Yes, it’s 2016. No I do not have a photo of this Ireland quilt that started it all. Why?
It’s not bloody done.
Not even CLOSE.
But since then I’ve made probably 40+ quilts for friends and family to celebrate anything from new babies to weddings, graduations to deaths. I have not made anything for myself until last year. Yup. out of all the quilts I’ve made I’ve only kept one truly finished piece.
Why? Because I love what I do, it makes me happy to give the gift of time and care and thought that goes into making a quilt. When I give you a quilt, it’s not a simple thing. I’ve thought about things you like, colors, patterns. I’ve spent hours finding the right fabrics, the right pattern. I’ve spent days, weeks, months cutting that fabric out according to the patterns, putting the top together and making it look as beautiful as I can. Then there is the actual quilting.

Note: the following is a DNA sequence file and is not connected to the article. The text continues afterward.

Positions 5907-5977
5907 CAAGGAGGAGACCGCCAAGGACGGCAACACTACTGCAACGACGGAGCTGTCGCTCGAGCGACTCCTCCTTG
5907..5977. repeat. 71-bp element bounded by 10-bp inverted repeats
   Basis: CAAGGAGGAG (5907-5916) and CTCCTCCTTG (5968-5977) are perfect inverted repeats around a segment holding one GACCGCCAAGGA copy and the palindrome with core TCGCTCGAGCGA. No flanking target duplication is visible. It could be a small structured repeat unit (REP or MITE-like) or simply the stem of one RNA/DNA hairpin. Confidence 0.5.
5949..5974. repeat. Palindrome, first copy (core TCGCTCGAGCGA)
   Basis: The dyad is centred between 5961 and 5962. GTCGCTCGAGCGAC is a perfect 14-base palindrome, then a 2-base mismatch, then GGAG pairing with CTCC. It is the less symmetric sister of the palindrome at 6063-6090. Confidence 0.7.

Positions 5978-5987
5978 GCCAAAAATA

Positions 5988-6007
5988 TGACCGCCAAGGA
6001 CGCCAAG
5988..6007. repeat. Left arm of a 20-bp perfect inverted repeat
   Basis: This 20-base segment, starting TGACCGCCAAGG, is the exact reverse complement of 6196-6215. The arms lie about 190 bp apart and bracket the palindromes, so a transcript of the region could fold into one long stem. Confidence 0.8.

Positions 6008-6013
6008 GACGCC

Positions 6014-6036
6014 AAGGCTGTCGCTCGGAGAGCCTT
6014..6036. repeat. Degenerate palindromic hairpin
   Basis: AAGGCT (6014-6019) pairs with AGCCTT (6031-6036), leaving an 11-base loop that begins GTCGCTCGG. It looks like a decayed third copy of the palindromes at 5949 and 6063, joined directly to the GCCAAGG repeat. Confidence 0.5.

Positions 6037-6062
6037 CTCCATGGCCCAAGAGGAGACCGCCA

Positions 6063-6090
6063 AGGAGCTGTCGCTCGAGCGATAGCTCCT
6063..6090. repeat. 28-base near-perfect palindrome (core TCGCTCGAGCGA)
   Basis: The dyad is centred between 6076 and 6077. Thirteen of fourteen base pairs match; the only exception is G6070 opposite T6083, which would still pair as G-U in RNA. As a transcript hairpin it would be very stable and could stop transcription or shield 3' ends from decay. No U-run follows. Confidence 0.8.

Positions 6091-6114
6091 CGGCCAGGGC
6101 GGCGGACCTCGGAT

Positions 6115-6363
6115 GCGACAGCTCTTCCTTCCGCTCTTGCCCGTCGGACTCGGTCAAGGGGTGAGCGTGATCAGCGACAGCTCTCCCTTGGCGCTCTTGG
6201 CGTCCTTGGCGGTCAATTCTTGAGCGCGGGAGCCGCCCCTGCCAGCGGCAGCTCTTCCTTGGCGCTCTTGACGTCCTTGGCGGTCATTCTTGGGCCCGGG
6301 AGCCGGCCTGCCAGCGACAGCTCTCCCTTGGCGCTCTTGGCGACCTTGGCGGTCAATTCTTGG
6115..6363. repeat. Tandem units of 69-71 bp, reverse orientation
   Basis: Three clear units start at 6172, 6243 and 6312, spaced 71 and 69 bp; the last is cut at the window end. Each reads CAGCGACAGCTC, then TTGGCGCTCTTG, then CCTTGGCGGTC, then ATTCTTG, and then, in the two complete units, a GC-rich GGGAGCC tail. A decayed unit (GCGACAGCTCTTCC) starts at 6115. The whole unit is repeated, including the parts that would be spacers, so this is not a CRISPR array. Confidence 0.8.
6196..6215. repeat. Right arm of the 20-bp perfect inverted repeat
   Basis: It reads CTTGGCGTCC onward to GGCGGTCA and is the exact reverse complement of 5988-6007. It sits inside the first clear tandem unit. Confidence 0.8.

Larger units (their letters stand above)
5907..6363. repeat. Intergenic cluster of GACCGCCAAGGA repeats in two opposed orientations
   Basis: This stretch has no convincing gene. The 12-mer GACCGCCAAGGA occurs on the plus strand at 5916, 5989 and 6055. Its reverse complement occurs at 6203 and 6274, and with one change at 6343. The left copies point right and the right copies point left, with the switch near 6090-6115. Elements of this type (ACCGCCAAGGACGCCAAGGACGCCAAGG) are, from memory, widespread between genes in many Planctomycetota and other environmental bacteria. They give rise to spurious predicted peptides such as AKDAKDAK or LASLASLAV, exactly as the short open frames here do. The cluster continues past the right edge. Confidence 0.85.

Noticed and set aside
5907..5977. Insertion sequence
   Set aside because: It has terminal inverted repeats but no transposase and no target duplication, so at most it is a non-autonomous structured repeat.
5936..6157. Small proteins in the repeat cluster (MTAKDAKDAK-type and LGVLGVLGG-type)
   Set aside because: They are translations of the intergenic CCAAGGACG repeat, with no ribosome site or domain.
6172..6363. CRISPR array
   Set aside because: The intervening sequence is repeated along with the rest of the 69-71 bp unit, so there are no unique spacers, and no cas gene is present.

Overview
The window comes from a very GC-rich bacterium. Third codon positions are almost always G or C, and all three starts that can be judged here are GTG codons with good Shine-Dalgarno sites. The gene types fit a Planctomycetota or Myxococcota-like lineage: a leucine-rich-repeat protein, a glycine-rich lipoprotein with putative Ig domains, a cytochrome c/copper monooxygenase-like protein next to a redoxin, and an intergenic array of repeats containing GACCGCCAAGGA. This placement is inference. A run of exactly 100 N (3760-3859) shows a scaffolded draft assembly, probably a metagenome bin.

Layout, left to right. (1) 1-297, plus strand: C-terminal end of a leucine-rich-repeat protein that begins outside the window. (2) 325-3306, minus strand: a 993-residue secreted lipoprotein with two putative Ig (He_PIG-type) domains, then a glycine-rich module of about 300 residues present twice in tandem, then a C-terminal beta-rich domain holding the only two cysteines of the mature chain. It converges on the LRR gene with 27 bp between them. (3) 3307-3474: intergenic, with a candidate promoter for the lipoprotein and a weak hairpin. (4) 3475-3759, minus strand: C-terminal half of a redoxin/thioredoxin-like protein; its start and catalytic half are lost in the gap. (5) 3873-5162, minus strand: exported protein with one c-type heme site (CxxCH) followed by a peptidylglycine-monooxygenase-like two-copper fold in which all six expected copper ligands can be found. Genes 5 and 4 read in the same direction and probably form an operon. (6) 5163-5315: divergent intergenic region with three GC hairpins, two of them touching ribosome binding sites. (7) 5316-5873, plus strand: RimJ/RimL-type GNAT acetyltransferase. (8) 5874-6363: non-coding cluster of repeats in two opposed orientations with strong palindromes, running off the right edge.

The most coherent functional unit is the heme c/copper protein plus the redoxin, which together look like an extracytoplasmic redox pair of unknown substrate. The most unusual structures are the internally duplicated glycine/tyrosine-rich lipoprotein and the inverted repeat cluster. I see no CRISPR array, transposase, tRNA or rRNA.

Mom and I talked about commissions and prices of these kinds of quilts that we make last night for a long time. A coworker asked her to make a quilt for her granddaughter like one mom had displayed at their workplace. She didn’t know what to say so she sat on it for a while. First, the fabric is from like 2008 or 2009. No way are we going to find it again. It was hard to find at that time it was so popular. Second, how do you tell someone you can’t afford me? It’s not conceit, it’s truth. The fabric, thread, batting and backing alone for a baby quilt is about $150+ depending on the quality of the fabric. Then you have the hours upon hours you yourself spending making the thing.
We decided there was no way to value the quilt any less that about $250. Just no way.
I have my moments of being a little “over” my hobby, although over isn’t the right word. It’s tied to my depression. I am going on a small retreat this coming weekend with my quilting friends and I have lots of plans to get things accomplished. Again, nothing in the cards for myself, they are all gifts for others. One is a high school graduation, one is a toddler quilt and one is show quilt that I’d like to display in some upcoming quilt shows this year and next. Then probably give away.
So that’s my long winded story of how I got into the hobby of quilting. I’ve met lots of great folk, been lots of great places because of this gig I have.